Construction of the Joint School of Nanoscience and Nanoengineering building has been completed (on time and on budget!). The building is located in the Gateway University Research Park south campus at 2907 East Lee Street.
A public open house is scheduled for Thursday December 8, 9 a.m. to 3 p.m. The event will include tours of the facility. Visitors will be able to get a look at several labs, including the CAVE Automatic Virtual Environment, the cleanroom, the Genomics Lab, the Nuclear Magentic Resonance Lab, and the Thermochemistry Lab.
The grand opening and ribbon-cutting for the building will be held on Wednesday December 7. Speakers at the invitation-only event will include state government and academic leaders, including Gov. Bev Perdue, UNC President Tom Ross and the chancellors of N.C. A&T and UNC, Dr. Harold Martin and Dr. Linda Brady, respectively. The school is operated by the two universities.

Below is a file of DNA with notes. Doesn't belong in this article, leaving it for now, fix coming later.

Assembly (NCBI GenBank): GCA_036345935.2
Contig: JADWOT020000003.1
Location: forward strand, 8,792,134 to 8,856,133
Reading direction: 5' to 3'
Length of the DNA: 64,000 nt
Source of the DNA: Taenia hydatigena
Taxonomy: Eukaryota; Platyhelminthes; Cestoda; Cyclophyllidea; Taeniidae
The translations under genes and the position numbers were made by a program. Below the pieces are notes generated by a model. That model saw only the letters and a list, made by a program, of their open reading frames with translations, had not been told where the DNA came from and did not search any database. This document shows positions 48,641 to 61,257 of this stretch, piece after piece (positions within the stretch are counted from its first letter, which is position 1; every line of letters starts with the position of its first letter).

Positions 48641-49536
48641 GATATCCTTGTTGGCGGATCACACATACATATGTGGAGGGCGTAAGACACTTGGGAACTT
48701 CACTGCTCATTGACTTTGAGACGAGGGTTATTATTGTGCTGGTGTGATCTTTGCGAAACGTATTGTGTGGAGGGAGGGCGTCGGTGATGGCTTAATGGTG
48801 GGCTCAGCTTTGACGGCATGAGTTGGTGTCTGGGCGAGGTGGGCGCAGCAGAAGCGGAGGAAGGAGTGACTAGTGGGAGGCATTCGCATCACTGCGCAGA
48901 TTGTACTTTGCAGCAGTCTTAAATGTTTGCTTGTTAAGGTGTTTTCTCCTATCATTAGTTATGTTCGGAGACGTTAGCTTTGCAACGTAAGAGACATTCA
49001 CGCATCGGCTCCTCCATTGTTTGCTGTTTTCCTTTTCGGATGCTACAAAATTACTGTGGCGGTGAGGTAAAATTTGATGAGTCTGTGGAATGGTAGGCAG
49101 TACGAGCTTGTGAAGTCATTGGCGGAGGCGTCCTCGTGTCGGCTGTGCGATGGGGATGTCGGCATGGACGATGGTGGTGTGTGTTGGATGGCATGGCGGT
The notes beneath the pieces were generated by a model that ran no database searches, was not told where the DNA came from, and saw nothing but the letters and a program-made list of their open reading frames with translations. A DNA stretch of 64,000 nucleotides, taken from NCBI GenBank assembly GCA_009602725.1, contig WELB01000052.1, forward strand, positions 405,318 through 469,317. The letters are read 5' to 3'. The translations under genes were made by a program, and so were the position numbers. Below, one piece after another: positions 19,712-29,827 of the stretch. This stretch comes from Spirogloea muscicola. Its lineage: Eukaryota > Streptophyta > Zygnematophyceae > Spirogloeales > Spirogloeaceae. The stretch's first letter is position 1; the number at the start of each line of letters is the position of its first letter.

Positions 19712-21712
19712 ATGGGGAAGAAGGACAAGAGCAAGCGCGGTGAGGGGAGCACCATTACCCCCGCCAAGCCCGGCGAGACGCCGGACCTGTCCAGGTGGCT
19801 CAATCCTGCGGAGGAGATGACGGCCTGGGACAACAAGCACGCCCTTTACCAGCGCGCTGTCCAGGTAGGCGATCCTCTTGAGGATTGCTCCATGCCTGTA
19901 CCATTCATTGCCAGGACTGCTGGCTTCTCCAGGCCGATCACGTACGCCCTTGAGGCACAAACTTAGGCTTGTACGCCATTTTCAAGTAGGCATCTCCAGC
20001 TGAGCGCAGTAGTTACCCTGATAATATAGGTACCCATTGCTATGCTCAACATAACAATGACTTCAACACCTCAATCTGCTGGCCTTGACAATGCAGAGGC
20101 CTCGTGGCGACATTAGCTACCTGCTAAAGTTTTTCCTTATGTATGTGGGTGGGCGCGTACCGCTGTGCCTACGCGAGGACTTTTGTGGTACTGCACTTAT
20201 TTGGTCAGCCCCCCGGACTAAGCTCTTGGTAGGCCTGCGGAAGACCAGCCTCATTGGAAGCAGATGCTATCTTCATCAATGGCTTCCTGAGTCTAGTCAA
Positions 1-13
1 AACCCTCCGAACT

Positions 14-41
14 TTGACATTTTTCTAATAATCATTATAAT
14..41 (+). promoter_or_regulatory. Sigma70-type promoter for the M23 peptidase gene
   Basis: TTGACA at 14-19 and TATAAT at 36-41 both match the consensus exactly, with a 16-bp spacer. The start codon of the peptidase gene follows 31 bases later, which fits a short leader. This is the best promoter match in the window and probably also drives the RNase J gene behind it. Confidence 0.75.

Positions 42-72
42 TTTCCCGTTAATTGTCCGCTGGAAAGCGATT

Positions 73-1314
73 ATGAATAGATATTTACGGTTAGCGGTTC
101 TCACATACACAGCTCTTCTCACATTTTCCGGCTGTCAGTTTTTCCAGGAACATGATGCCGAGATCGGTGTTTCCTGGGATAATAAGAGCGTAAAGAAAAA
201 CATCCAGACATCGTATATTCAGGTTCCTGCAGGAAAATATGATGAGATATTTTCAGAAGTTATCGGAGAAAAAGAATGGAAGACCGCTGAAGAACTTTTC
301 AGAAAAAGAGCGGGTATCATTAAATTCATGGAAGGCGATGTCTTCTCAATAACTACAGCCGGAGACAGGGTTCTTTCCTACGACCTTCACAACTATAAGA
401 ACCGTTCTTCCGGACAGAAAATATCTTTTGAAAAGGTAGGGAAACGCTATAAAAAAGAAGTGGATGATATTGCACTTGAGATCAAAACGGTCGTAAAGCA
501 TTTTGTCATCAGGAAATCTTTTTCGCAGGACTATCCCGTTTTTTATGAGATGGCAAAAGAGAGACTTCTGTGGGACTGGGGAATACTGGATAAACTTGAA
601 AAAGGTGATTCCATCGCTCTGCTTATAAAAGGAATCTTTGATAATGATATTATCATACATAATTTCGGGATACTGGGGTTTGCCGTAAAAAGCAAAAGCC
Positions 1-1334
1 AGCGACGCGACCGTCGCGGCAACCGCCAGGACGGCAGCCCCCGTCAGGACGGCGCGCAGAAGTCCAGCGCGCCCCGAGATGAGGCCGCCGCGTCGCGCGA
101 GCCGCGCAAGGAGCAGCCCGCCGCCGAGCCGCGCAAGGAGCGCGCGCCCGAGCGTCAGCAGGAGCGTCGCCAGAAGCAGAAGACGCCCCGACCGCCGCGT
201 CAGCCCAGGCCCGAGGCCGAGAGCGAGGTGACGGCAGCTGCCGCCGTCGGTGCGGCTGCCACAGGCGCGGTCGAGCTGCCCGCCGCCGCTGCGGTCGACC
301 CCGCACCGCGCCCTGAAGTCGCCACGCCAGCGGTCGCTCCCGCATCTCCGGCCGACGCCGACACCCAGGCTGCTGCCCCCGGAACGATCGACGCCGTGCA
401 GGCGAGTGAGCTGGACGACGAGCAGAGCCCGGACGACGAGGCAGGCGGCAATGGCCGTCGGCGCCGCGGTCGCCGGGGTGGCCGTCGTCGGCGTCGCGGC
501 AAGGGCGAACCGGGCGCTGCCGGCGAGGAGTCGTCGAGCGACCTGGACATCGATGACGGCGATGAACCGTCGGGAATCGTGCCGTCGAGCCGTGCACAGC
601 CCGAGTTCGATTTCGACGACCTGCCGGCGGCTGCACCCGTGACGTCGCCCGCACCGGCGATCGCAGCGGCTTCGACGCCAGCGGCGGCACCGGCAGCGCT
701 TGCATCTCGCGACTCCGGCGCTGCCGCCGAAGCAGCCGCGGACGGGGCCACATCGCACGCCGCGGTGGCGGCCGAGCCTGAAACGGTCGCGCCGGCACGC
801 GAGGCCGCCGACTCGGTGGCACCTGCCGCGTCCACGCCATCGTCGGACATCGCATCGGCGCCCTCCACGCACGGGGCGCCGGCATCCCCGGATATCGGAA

Posted in JSNN, Nano, STEM
The Sponsored Funding Report for October:
N.C. A&T received 23 grants totaling $5.65 million in October. That total includes supplemental funding for two major research projects, the Center for Aviation Safety ($785,000 from NASA) and the Center for Advanced Studies in Identity Sciences ($485,000 from the Army Research Office).
One highlight of October’s s funding was a grant worth $299, 928 from the National Institute of Food and Agriculture to Dr. Muchha Reddy of the Department of Natural Resources and Environmental Design.
The project: Remediation of Contaminated Soils and Water and Swine Manure Odor Reduction Using Nano Size Iron Particles
The issue: The contamination of soil and water renders them unfit for human use as well as animal and plant dependence.